As you can see, each type of permanent life insurance has its benefits and drawbacks. Traditional whole life policies are the most common, according to the III, and offer no risk compared to the other types. However, you may be able to find better investment options elsewhere. Variable permanent policies, on the other hand, offer more investment options for your cash value, but this comes with added risk if your investments do not perform well.
If you’re considering a permanent life insurance policy, familiarize yourself with the different types so that you can choose the best coverage for your needs.
How does whole life insurance work?
A whole life insurance policy provides a fixed amount of coverage over the duration of the policy. Upon the insured’s death, and only upon their death, the policy pays an income-tax-free sum of money (death benefit) to their life insurance beneficiary.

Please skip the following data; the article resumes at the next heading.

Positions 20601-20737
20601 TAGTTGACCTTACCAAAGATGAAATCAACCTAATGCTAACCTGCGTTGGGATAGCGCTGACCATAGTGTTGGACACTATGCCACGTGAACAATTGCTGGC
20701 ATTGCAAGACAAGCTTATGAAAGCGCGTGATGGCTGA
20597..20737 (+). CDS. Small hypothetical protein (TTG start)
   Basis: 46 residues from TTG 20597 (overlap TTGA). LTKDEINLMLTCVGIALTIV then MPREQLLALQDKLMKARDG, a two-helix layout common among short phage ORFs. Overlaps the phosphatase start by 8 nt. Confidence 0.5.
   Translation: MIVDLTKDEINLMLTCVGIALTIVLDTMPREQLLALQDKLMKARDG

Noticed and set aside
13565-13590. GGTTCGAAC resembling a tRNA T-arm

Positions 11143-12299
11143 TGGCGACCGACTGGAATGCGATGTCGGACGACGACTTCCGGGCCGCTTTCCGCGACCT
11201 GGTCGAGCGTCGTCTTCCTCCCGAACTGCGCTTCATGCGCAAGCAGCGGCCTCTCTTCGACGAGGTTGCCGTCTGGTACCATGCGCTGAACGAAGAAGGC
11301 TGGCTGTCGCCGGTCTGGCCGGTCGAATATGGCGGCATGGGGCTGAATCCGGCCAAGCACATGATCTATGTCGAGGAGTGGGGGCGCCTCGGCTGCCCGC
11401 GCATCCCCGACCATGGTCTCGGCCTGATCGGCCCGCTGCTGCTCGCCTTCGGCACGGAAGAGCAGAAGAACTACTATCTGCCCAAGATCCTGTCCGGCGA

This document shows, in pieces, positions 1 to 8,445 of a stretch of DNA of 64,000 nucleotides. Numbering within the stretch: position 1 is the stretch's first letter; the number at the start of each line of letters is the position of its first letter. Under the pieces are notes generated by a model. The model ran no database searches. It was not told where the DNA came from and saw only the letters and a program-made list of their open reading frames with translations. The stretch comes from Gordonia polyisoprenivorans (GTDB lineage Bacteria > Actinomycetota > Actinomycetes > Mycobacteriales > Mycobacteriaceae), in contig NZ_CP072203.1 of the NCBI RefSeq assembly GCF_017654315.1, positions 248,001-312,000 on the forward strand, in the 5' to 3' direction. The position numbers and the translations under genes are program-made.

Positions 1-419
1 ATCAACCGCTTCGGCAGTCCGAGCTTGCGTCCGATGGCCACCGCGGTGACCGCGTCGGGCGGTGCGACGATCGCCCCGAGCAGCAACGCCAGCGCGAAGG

The cash value component of a whole life insurance policy is separate from the death benefit and grows each year on a schedule guaranteed by the insurance company. A portion of your premium goes toward your cash value. Generally, you can defer taxes on these gains until you withdraw the money or surrender the policy.
You can borrow against your cash value, and the loan isn’t treated as taxable income. However, your insurance company might charge its own interest on the loan. If you choose not to repay the loan, the death benefit and cash value of the policy will be reduced.